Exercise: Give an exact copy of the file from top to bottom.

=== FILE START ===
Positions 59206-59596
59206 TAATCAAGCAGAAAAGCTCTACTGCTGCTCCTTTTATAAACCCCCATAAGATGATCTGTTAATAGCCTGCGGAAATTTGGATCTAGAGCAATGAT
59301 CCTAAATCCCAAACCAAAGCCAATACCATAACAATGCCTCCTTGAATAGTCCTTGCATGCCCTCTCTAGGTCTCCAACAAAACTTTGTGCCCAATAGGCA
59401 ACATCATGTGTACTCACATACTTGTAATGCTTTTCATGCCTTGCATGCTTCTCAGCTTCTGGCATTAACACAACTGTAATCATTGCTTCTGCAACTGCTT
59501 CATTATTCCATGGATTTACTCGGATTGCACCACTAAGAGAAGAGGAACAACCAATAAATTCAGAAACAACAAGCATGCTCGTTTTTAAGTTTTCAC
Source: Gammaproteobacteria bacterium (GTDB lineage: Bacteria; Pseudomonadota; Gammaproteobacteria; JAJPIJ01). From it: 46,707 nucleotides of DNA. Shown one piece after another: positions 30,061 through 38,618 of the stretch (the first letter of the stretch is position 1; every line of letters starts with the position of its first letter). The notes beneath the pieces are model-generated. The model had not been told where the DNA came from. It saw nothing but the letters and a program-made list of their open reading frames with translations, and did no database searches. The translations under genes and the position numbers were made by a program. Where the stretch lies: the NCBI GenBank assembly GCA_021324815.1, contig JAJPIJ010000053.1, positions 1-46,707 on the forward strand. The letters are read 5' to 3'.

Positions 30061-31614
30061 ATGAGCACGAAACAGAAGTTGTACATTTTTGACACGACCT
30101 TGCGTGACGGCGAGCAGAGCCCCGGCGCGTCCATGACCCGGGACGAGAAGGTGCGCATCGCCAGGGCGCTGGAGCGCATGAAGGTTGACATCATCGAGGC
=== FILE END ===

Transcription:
Positions 59206-59596
59206 TAATCAAGCAGAAAAGCTCTACTGCTGCTCCTTTTATAAACCCCCATAAGATGATCTGTTAATAGCCTGCGGAAATTTGGATCTAGAGCAATGAT
59301 CCTAAATCCCAAACCAAAGCCAATACCATAACAATGCCTCCTTGAATAGTCCTTGCATGCCCTCTCTAGGTCTCCAACAAAACTTTGTGCCCAATAGGCA
59401 ACATCATGTGTACTCACATACTTGTAATGCTTTTCATGCCTTGCATGCTTCTCAGCTTCTGGCATTAACACAACTGTAATCATTGCTTCTGCAACTGCTT
59501 CATTATTCCATGGATTTACTCGGATTGCACCACTAAGAGAAGAGGAACAACCAATAAATTCAGAAACAACAAGCATGCTCGTTTTTAAGTTTTCAC
Source: Gammaproteobacteria bacterium (GTDB lineage: Bacteria; Pseudomonadota; Gammaproteobacteria; JAJPIJ01). From it: 46,707 nucleotides of DNA. Shown one piece after another: positions 30,061 through 38,618 of the stretch (the first letter of the stretch is position 1; every line of letters starts with the position of its first letter). The notes beneath the pieces are model-generated. The model had not been told where the DNA came from. It saw nothing but the letters and a program-made list of their open reading frames with translations, and did no database searches. The translations under genes and the position numbers were made by a program. Where the stretch lies: the NCBI GenBank assembly GCA_021324815.1, contig JAJPIJ010000053.1, positions 1-46,707 on the forward strand. The letters are read 5' to 3'.

Positions 30061-31614
30061 ATGAGCACGAAACAGAAGTTGTACATTTTTGACACGACCT
30101 TGCGTGACGGCGAGCAGAGCCCCGGCGCGTCCATGACCCGGGACGAGAAGGTGCGCATCGCCAGGGCGCTGGAGCGCATGAAGGTTGACATCATCGAGGC